I Can Call in Sherlock Holmes*

As this is posted, it’s 129 years since the publication of Arthur Conan Doyle’s The Adventures of Sherlock Holmes, the first collection of his short stories. Each of the stories had been published individually in The Strand, but this was the first compilation of them.  Many people (I am one of them) were drawn into crime fiction at least in part by these stories, and they remain influential today.

One of the interesting things about this collection is what it reveals about Holmes’ character. He’s often thought of as purely logical, dispassionate, and not attached to the people involved in his cases. But the stories suggest there’s more to his character than that.

In both The Adventure of the Speckled Band and The Adventure of the Copper Beeches, Holmes takes on cases in which young women are in very dangerous situations. In the former, Helen Stoner approaches Holmes because she’s worried that the same fate that overtook her sister, Julia, will overtake her. Holmes investigates and finds that her fears were not fanciful. In the latter, Violet Hunter is considering accepting a job as a governess, and she wants Holmes’ counsel on the matter. There are some things that concern her about the position, and Holmes agrees that she has reason for that concern. She takes the job anyway, but when real trouble comes, she asks for (and gets) Holmes’ help. You might argue that these are cases of ‘rescuing a damsel in distress,’ but it’s also a demonstration of Holmes’ compassion. He is truly concerned about these women’s welfare.

Holmes shows his ability to be discreet, too. In The Boscombe Valley Mystery, he solves the murder of Charles McCarthy. It’s believed that the killer is McCarthy’s son, James, but he claims he is innocent. Holmes finds out who really killed the victim, and, equally importantly, what the motive was. Once he learns the truth, Holmes chooses not to reveal the killer’s identity unless it’s necessary to free James. It doesn’t turn out to be necessary, and we can guess that the real killer is left in peace. We also see Holmes’ discretion in The Man With the Twisted Lip. In that story, he solves the mystery of Neville St. Clair, a successful businessman who seems to have disappeared after his wife saw him at a disreputable opium den. When Holmes works out what happened to Mr. St. Claire, he finds that the man was keeping a secret. If that secret comes out, his reputation would be ruined (which to him, is far worse than a prison sentence).  Holmes and the police agree to keep St. Clair’s secret, as there is no need to reveal it. Fans of Conan Doyle’s work will know that there are several other stories, too, in which Holmes uses discretion to protect someone.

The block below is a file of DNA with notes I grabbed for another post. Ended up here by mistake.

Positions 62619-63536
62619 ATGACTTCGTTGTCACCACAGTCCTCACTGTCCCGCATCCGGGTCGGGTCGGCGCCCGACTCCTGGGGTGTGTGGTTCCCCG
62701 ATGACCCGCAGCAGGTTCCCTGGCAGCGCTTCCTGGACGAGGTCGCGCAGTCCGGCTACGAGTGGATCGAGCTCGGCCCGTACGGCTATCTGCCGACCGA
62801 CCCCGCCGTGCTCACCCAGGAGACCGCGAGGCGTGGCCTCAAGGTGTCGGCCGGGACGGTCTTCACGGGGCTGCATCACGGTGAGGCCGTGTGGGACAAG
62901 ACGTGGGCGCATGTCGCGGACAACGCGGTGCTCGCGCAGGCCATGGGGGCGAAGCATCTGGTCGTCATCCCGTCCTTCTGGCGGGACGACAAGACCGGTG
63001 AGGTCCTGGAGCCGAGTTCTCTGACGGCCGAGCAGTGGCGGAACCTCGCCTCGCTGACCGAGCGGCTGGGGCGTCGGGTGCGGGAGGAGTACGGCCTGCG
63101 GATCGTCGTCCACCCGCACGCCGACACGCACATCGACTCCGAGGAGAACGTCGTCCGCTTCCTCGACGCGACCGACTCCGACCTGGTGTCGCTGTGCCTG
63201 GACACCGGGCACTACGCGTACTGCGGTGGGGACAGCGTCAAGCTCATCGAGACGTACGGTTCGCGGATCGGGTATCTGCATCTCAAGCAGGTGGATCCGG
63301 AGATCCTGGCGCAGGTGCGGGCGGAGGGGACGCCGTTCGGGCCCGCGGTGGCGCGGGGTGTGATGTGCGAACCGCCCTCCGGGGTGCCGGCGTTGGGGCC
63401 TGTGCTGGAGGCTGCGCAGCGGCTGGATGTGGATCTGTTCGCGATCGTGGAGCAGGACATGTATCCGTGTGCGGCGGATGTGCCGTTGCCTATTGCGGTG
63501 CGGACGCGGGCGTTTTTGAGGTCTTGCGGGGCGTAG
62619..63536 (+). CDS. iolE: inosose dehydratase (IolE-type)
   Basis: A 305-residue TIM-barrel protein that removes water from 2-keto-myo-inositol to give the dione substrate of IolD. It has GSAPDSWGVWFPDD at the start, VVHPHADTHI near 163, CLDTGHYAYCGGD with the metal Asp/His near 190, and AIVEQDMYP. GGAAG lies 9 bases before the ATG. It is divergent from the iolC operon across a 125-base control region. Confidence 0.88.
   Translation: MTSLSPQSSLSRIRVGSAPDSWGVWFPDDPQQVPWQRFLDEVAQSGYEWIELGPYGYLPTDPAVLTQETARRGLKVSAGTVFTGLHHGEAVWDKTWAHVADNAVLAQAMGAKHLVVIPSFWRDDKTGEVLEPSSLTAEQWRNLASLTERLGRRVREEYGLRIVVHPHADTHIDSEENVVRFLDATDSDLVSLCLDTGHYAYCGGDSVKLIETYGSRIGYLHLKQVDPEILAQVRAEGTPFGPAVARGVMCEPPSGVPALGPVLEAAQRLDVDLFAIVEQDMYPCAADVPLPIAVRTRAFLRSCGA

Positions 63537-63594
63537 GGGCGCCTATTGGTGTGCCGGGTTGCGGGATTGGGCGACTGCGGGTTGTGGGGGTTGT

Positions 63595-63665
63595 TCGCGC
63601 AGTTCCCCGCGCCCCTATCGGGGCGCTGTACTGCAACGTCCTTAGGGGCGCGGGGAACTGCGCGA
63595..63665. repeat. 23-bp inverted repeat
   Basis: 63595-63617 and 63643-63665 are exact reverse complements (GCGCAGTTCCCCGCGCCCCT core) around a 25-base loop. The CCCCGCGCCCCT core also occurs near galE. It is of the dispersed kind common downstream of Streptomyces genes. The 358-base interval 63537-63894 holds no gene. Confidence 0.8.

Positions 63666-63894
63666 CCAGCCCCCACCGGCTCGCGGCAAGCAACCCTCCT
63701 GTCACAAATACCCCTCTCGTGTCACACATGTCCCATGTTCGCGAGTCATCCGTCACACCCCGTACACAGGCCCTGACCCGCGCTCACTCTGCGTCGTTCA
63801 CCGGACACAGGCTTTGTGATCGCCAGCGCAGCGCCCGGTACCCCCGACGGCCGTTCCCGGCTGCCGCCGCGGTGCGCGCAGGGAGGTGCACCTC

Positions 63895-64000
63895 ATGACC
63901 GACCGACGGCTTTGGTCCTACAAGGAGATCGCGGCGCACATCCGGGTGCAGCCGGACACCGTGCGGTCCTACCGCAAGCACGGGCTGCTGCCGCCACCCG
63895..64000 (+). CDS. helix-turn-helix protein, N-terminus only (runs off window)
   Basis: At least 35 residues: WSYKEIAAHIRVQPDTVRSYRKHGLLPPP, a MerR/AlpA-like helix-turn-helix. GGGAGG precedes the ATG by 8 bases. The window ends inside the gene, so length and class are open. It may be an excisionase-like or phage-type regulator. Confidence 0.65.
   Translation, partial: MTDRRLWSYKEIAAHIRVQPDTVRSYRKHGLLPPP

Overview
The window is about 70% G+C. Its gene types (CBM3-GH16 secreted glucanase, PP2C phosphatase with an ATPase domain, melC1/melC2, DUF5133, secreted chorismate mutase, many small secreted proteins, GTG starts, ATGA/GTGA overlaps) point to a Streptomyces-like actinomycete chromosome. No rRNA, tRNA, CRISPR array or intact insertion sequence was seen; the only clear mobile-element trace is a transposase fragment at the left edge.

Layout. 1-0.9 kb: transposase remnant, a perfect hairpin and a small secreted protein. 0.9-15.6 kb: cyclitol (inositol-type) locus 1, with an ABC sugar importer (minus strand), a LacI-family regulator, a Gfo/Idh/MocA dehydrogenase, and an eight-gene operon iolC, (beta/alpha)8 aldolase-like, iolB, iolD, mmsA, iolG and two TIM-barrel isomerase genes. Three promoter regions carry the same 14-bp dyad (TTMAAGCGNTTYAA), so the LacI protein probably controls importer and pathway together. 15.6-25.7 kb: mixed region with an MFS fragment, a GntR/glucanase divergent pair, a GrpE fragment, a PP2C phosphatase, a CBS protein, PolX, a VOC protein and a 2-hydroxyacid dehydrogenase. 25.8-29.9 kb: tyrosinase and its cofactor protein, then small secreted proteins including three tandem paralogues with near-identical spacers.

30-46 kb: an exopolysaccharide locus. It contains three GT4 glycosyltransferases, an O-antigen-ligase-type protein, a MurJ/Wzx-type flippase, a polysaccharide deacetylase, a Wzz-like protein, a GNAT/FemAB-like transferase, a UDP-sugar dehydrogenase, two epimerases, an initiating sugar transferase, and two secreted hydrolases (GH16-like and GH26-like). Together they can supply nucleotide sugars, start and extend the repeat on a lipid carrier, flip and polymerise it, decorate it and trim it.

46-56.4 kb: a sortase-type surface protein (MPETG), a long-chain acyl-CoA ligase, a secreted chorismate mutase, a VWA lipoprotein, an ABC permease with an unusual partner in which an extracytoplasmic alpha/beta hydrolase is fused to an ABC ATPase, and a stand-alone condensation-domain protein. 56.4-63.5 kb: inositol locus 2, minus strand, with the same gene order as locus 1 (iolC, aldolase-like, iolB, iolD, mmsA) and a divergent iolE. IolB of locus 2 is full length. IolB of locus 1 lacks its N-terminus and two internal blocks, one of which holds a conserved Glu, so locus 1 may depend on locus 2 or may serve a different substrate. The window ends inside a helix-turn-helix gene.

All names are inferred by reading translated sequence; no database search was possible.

Holmes proves himself to be human, too, in this collection. He doesn’t always ‘get his man.’ For instance, in The Engineer’s Thumb, he takes the case of Victor Hatherley, who’s been injured in a bizarre incident that he recounts to Dr. Watson. It seems he was called to a private house to examine a hydraulic press that turned out to be used for counterfeit coins. When Holmes deduces where the place is and that it’s a counterfeit operation, he and the police rush to the scene, but they don’t get there in time; the counterfeiters have made their escape.

In A Scandal in Bohemia, Holmes proves himself to be human enough to be attracted to someone. In order to preserve the King of Bohemia’s reputation (so that he can marry), Holmes agrees to retrieve a compromising photograph of the king with an actress called Irene Adler. It turns out, though, that she is more than a match for Holmes, and makes her escape with the photograph in question. In a note to Holmes, she promises not to reveal the photograph unless it’s necessary to protect herself. In exchange, she leaves a photograph of herself, which Holmes keeps. He always thinks of her afterwards as the woman.

Of course, Holmes is also a brilliant detective. In The Red-Headed League, he uncovers a devious plan to rob a bank. It all starts when a pawnbroker named Jabez Wilson comes to Holmes with a strange story of being hired by a mysterious group called the Redheaded League. When the group suddenly disbands, Wilson wants to know the story behind the group. Holmes takes the case and finds out that Wilson’s pawn shop is close to a bank, and that a group of thieves has dug a tunnel from the shop to the bank. We see several of Holmes’ legendary skills at work in this story. Those skills are also on display in The Adventure of the Blue Carbuncle. In that story, a man’s hat gives Holmes all sorts of clues about its owner, and that leads to an intriguing case of a stolen gem and a goose.

The other three stories in the collection (A Case of Identity, The Adventure of the Noble Bachelor, and The Adventure of the Beryl Coronet) also show Holmes’ skill at deduction. They also show that there’s more to his character than that. Little wonder the stories are still so influential.


*NOTE: The title of this post is a line from Sparks’ Sherlock Holmes.